Psalm 139 has been on my mind quite a bit lately. Maybe it’s because I have recently written a couple of articles about the incredible design of human pregnancy—design that highlights just how fearfully and wonderfully human beings are made.

Posting these articles to my Facebook page prompted one of my Facebook friends, Eric, to ask a thought-provoking question:

“Psalm 139:13 says God ‘knit’ us in our mother’s womb. This sounds a lot to me like DNA replication. Is this reading science into the text?”

Given the importance of DNA replication to embryological development and the specific features of the replication process, I understand why Eric would want to make that comparison. While I think that there are passages in Scripture that anticipate (even predict) scientific discoveries, I don’t see Psalm 139 referring to DNA replication. (By the way, I appreciate Eric’s caution about reading science into the text.)

Having said that, I do think that the description of God knitting each one of us together in our mother’s womb is an apt analogy for the process of embryological development at the cellular level, because both knitting and development are predicated on forethought and rely on a special type of information—qualities that reflect the activity of an Intelligent Agent.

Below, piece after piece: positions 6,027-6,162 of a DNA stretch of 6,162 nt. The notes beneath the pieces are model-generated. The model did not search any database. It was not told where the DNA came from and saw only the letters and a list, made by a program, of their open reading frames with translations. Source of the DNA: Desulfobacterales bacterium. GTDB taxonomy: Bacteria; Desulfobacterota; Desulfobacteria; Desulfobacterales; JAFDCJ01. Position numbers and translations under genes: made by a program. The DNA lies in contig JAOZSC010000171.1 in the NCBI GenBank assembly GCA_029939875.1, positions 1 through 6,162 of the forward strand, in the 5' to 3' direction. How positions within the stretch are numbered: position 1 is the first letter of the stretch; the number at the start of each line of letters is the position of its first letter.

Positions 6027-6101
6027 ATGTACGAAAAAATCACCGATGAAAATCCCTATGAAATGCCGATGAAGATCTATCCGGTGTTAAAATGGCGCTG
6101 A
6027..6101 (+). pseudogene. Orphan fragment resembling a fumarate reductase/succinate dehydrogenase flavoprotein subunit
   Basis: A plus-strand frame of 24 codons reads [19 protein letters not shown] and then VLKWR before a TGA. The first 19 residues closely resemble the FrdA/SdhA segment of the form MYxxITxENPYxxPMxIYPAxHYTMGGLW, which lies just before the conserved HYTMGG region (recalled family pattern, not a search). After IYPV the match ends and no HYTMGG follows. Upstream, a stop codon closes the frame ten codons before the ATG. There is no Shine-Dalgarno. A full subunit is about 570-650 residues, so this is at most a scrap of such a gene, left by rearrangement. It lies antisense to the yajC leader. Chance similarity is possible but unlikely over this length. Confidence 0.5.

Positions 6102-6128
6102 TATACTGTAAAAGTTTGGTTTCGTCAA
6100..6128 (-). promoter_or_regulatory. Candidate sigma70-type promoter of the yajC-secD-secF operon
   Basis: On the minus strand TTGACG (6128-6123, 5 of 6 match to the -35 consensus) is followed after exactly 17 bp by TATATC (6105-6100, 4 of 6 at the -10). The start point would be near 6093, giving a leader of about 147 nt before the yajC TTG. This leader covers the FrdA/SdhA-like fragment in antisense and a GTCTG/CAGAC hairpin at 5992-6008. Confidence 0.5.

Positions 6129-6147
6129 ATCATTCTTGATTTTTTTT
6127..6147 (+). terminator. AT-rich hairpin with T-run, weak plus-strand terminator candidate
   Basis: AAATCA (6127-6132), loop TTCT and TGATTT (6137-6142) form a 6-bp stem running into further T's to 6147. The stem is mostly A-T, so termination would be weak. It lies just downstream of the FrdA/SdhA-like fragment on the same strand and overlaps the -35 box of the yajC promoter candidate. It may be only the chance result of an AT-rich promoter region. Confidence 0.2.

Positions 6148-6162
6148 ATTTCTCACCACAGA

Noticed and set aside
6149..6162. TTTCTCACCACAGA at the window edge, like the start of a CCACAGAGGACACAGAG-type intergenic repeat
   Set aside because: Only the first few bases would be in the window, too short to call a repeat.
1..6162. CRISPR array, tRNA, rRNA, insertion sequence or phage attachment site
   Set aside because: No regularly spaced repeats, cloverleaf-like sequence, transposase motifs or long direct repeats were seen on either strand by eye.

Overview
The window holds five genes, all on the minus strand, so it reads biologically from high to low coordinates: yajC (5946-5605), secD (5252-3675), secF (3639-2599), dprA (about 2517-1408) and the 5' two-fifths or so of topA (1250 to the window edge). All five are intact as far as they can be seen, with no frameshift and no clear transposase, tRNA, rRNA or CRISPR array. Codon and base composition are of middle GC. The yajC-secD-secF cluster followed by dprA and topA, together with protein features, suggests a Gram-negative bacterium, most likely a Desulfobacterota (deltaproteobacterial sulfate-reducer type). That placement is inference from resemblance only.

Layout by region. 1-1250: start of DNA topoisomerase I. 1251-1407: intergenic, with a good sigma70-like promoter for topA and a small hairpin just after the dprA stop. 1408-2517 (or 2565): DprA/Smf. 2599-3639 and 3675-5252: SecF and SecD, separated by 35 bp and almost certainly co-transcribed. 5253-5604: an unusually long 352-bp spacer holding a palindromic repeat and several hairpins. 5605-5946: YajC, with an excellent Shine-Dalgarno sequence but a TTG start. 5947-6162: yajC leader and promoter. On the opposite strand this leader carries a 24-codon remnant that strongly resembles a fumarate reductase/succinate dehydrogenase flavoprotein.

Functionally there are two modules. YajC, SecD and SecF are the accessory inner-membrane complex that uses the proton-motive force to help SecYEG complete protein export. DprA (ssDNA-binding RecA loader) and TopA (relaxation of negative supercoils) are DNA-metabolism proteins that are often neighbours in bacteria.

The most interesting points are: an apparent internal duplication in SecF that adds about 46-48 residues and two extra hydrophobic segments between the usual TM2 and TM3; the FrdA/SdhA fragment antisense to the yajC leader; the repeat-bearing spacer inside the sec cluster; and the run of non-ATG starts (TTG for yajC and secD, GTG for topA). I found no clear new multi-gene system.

An Overview of Embryo Growth and Development

Embryological development begins the moment the egg cell (oocyte) becomes fertilized by a sperm cell, yielding a zygote. In turn, the zygote undergoes several rounds of cell division (referred to as cleavage) to produce a berry-like structure, called a morula. All of this happens by the third or fourth day of pregnancy.

Over the next couple of days, the morula undergoes changes that characterize the process of embryogenesis. In addition to undergoing growth and division, cells in the morula begin to migrate relative to one another to form a structure with a hollow sphere called a blastula. Within the sphere is a clump of cells called the inner cell mass.